Some films have to be seen to be believed: the secret of this most beautiful and magical of films is nothing happens. From the slight tale of a bored English couple holidaying in Italy, Rossellini builds a magnificently passionate story of cruelty and cynicism swirling into a renewal of love: life is so short, we must make the most of it
Rarely has screen chemistry worked so indefinably well; Sanders suave, caddish business-man superbly complements Bergmans Garbo-like presence and the sensous locations in which they feel so ill at ease. And though critics may have always praised it as one of the most beautiful films ever made, its genuinely romantic tenderness (it ends in I love you) mark it as never so unfashionable, never so moving.
The third, and, many feel, the best of the five very personal features Roberto Rossellini made with Ingrid Bergman, Voyage to Italy is the key link between neorealism and the subjective cinema of the early sixties. Bergman and George Sanders portray an English couple on a visit to Italy to sell a family mansion. The film is "about" the disintegration and regeneration of their marriage; on a deeper level, it is about the spiritual needs of modern men and women in a world in which men, due to their roles in capitalist society, are seen by Rossellini as more alienated (and psychologically handicapped) than women. If this theme anticipates Antonioni, so does the treatment which rejects "plot" for a direct, intuitive cinema that exploits the tensions between actor and character, characters and landscape, documentary and symbolic shots, in a way that is, for 1953, nothing short of revolutionary.
VOYAGE TO ITALY was critically savaged when it was first released in the US in an English version called STRANGERS, running nearly 20-minutes shorter than the original. It was attacked as being "dull," "plodding," "slow," "hackneyed," "meandering," "poorly photographed," "poorly written," and "incompetently directed." At the same time, the French "new wave" critics called it a masterpiece: Jacques Rivette wrote that on its appearance, "all other films suddenly aged 10 years," and Jean-Luc Godard rhapsodically described it as being among "the most beautiful of films." Beyond the obvious differences of the original with the shortened version, this brings up the interesting question of what exactly "beauty" means in the context of the cinema. Is it just the presentation of pretty pictures and professional acting, artfully composed and photographed, proficiently assembled and conforming to a proscribed set of narrative conventions designed to elicit the expected responses of laughs and tears? Or is there beauty in the truthful, unmelodramatic observation of people, in an attempt to examine the human soul and such existential intangibles as life, death, history and time? If it is the latter, then VOYAGE TO ITALY really is among the most beautiful of films.
The Joyces' voyage is a spiritual journey in which the beauty, and the horror, of the Italian landscape makes them reflect on the emptiness of their lives (their need to always be with other people; Katherine's jealousy upon seeing so many pregnant women), as well as their mortality, (the increasingly disturbing trips to the ruins, culminating with the shocking Pompeii discovery). The scenes in the museums, ruins, and volcanoes have a mystical, timeless quality to them which truly are beautiful, with the camera eerily circling around the statues (a camera movement Godard copied verbatim in 1963's CONTEMPT, along with the scene of the characters sunning themselves on the roof of the Italian villa). The film is slow and plodding, but the lack of a traditional plot is exactly the point, as reflected in Alexander's constant complaints of boredom and his comment that "this country poisons you with laziness." Bergman (who was Rossellini's wife at the time) is stripped of her usual glamour, while Rossellini cuts through Sanders's cultivated facade of sarcastic disdain, presenting him as a real human being for perhaps the only time on film. By the accumulation of mundane details of everyday life--eating, driving, sleeping, quarreling--Rossellini creates a kind of scientific verisimilitude and realism that's detached, but never impassive, and the reconciliation climax is moving precisely because of its casual naturalism and lack of hyperbole. VOYAGE TO ITALY is a documentary love story about cruelty, kindness, and the brevity of life, inspiring one to examine one's own conscience and realize just how precious life really is.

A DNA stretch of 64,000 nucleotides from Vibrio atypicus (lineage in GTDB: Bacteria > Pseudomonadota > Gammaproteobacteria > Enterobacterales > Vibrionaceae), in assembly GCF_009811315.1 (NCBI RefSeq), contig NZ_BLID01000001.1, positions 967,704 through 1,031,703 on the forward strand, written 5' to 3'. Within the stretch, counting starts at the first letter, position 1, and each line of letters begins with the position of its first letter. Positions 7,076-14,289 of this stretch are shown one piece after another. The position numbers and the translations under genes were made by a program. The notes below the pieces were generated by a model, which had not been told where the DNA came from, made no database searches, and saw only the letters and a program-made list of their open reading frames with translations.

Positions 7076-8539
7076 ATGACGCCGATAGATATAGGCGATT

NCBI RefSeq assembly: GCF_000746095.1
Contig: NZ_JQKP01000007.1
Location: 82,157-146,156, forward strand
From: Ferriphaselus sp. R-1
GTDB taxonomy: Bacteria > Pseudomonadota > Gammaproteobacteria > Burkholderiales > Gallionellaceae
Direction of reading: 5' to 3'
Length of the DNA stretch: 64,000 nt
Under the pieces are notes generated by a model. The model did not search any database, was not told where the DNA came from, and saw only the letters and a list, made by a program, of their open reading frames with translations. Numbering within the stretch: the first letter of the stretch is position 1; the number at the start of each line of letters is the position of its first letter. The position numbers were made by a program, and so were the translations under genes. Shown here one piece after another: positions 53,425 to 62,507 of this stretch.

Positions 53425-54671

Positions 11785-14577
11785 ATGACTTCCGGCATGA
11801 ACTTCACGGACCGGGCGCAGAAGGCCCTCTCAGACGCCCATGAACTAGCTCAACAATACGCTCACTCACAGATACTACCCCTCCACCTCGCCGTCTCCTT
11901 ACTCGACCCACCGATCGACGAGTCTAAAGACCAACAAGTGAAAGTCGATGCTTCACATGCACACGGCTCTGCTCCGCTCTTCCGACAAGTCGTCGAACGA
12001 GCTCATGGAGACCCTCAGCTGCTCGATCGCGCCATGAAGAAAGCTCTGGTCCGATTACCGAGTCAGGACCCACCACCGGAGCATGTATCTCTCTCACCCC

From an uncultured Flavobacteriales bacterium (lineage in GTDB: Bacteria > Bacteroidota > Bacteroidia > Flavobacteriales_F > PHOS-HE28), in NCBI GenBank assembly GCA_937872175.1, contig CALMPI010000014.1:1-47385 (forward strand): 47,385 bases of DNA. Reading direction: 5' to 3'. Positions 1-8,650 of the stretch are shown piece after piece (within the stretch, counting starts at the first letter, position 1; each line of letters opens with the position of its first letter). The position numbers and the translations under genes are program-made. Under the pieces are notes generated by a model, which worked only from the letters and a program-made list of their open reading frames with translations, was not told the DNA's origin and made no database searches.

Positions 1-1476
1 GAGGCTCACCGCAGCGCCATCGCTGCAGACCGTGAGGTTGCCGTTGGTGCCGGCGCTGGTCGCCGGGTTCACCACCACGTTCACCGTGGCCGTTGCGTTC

Michael Scheinfeld, www.tvguide.com
The history of the Italian critical reception of Viaggio in Italia reflects a singular chronicle of incomprehension, whereas in France the film was greeted with exaggerated, sometimes delirious praise. Attacks upon the film in Italy surpassed previous levels of invective. For example, one article advised Rossellini to find another means of employment: "The only possibility still remaining to Rossellini in considering himself a great director is that of definitively retiring from the screen and of removing from circulation his last four or five films. To change ones profession in certain circumstances is, without a doubt, the wisest thing one can do.
Another venomous review found fault with every detail of the film: "Viaggio in Italia does nothing but confirm the absolute, progressive, and irremediable decadence of Rossellini. It is sad to have to say of a director who has given us notable, even if overrated, films such as Roma città aperta and Paisà what we have to say. But it is also incomprehensible how an artist can reach similar disequilibria in his work, stooping to such infamies as Viaggio in Italia. In this film, there s no subject, no dialogue, no script, no direction. It is a jumble of images that revolve around emptily, tediously, without the slightest glummer of interest. ... Viaggio in Italia is more than an ugly film. It is a true and proper insult to the intelligence of the audience."
By 1953, the critical establishment in Italy had turned against Rossellini for a variety of reasons. Conservative critics and some Catholic writers were incensed by Rossellinis private life and his scandalous liaison with Ingrid Bergman, although in France, Catholic critics were not puritanical conservatives and championed his films. Leftist and progressive critics did not jump to Rossellinis defence, as they might have done for other artists, because they were disturbed by Rossellinis turn away from strictly socio-economic themes with an overtly ideological slant. Thus, critics on both the Left and the Right reacted negatively to the most original aesthetic contributions of Rossellinis new introspective cinéma.